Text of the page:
underneath the plane g
underneath the plane g
3 3
.
.
The continuation of the line g
The continuation of the line g
23 23
=0 remains
=0 remains
underneath the plane g
underneath the plane g
1 1
.
.
The continuation of the line g
The continuation of the line g
13 13
=0 remains
=0 remains
underneath the plane g
underneath the plane g
2 2
.
.
Single
Single


Layer Feedforward Neural
Layer Feedforward Neural
Network
Network
A classifier using a maximum selector is shown on
A classifier using a maximum selector is shown on
the next slide. The maximum selector selects the
the next slide. The maximum selector selects the
maximum discriminant and responds with the
maximum discriminant and responds with the
number of the discriminant having the largest
number of the discriminant having the largest
value.
value.
Single
Single


Layer Feedforward Neural
Layer Feedforward Neural
Network
Network
Classifier using the maximum selector
Classifier using the maximum selector
x
x
1 1
x
x
2 2


1
1
10
10
2
2
52
52
2
2


5
5
14.5
14.5


5
5
5
5
25
25
Maximum
Maximum
selector
selector
i=1,2, or 3 i=1,2, or 3
1
1
2
2
3
3
g g
1 1
(x) (x)
g g
3 3
(x) (x)
g g
2 2
(x) (x)
Single
Single


Layer Feedforward Neural
Layer Feedforward Neural
Network
Network
The classifier can be redrawn as follows:
The classifier can be redrawn as follows:
Classifier using the maximum selector
Classifier using the maximum selector
x
x
1 1
x
x
2 2


1
1
10
10
2
2
52
52
2
2


5
5
14.5
14.5


5
5
5
5
25
25
x
x
1 1
x
x
2 2


1
1
x
x
2 2


1
1
x
x
1 1
Maximum
Maximum
selector
selector
i=1,2, or 3 i=1,2, or 3
1
1
2
2
3
3
g g
1 1
(x) (x)
g g
3 3
(x) (x)
g g
2 2
(x) (x)
Single
Single


Layer Feedforward Neural
Layer Feedforward Neural
Network
Network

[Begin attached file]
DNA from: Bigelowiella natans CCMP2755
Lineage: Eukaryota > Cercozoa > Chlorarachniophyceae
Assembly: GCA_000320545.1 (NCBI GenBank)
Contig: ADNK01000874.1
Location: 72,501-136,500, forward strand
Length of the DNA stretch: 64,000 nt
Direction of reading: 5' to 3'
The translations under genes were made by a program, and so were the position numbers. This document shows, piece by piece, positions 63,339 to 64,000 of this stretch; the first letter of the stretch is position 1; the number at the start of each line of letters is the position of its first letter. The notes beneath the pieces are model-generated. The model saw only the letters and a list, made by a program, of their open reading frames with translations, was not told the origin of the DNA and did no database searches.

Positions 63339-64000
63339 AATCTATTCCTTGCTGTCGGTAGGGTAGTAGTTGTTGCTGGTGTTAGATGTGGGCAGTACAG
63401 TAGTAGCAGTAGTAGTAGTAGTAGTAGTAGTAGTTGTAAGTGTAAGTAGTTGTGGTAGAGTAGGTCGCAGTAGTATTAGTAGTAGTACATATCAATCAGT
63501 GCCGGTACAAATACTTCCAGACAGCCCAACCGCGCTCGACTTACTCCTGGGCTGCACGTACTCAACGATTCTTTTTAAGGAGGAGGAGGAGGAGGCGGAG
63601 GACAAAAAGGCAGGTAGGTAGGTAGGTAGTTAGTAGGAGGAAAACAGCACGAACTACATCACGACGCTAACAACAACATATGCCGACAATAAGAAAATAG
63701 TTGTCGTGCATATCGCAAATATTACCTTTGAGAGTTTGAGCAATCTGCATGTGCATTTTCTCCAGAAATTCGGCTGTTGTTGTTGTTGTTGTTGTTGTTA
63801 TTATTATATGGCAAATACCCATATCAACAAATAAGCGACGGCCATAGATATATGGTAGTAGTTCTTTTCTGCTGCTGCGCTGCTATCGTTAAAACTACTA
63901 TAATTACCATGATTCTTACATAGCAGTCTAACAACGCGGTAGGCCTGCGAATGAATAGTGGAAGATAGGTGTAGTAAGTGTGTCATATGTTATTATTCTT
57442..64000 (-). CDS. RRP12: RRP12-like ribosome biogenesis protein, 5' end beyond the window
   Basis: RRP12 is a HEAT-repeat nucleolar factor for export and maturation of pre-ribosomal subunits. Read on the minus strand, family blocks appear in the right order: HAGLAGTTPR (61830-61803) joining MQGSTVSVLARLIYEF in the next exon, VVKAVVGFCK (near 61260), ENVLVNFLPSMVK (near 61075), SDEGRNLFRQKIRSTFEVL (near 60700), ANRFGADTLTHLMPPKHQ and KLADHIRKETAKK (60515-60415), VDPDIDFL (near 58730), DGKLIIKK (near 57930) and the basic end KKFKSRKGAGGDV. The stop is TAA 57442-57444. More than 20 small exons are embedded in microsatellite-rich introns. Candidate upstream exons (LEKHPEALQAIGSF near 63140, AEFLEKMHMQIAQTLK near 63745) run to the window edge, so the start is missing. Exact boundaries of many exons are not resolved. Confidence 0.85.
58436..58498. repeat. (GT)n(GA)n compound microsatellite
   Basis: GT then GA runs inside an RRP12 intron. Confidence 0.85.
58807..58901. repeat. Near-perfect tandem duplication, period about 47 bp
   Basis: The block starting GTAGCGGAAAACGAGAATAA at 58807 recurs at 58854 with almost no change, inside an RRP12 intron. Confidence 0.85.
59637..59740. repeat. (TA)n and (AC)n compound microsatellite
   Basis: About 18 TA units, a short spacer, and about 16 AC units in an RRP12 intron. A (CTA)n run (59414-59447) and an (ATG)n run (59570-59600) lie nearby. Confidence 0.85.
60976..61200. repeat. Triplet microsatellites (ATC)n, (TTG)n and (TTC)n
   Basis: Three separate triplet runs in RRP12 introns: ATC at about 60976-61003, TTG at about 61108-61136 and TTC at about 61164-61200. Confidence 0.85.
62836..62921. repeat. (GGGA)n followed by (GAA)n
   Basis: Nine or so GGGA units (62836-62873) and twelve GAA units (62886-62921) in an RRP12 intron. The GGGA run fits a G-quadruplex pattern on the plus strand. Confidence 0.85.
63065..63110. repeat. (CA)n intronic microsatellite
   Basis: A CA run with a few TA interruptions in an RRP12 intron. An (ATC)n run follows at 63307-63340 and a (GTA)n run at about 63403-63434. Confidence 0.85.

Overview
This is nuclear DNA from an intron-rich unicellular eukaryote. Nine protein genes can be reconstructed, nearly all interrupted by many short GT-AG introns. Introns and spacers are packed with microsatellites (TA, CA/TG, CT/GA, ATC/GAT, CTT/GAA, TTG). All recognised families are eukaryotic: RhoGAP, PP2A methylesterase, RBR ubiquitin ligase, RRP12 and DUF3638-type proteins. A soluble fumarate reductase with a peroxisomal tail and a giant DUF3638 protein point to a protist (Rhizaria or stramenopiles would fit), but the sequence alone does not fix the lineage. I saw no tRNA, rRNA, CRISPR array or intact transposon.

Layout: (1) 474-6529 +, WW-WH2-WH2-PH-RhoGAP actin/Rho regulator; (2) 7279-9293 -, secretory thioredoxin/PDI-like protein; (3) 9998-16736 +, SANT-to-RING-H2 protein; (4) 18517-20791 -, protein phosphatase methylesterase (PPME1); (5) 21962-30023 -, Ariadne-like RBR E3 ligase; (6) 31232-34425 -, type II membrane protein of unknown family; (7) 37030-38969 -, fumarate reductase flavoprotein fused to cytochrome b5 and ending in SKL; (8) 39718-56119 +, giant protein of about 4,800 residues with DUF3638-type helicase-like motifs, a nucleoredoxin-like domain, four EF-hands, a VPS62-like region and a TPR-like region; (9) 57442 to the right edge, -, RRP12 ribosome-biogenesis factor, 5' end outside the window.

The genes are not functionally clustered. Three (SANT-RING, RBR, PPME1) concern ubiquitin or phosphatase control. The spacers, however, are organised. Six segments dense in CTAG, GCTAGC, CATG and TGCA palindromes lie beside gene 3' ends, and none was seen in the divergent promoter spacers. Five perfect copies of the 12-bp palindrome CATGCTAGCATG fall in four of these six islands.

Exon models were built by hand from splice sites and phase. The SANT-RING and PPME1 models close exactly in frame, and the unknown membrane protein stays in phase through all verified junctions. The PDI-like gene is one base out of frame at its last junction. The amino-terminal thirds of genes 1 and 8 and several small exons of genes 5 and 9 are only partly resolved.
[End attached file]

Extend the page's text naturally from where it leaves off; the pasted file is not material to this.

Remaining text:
Classifier using the maximum selector
Classifier using the maximum selector
x
x
1 1
x
x
2 2


1
1
10
10
2
2
52
52
2
2


5
5
14.5
14.5


5
5
5
5
25
25
x
x
1 1
x
x
2 2


1
1
x
x
2 2


1
1
x
x
1 1
Maximum
Maximum
selector
selector
i=1,2, or 3 i=1,2, or 3
1
1
2
2
3
3
g g
1 1
(x) (x)
g g
3 3
(x) (x)
g g
2 2
(x) (x)
Single
Single


Layer Feedforward Neural
Layer Feedforward Neural
Network
Network
In the above we have designed a classifier which was In the above we have designed a classifier which was
based on the minimum based on the minimum distance classification for known distance classification for known
clusters and derived the network with three perceptrons clusters and derived the network with three perceptrons
from the discriminant functions which were interpreted from the discriminant functions which were interpreted
as plane equations. Instead, now let us consider the as plane equations. Instead, now let us consider the
network on the next slide which is obtained as a result of network on the next slide which is obtained as a result of
training a network with three perceptrons using the same input training a network with three perceptrons using the same input
patterns P patterns P
1 1
(10,2), P (10,2), P
2 2
(2, (2, 5) and P 5) and P
3 3
( ( 5,5) 5,5) as in the previous network . as in the previous network .
Single
Single


Layer Feedforward Neural
Layer Feedforward Neural
Network
Network
1 2
5 3 5 x x + ÷
x
x
1 1
x
x
2 2


1
1
5
5
3
3
5
5
0
0


1
1
2
2


9
9
1
1
0
0
2
2 x ÷ ÷
1 2
9x x ÷ +
TLU#3
TLU#3
TLU#2
TLU#2
TLU#1
TLU#1
Single
Single


Layer Feedforward Neural
Layer Feedforward Neural
Network
Network
In fact
In fact
g
g
i i
(x)=0 define the intersection of
(x)=0 define the intersection of
g
g
i i
planes
planes
with x
with x
1 1


x
x
2 2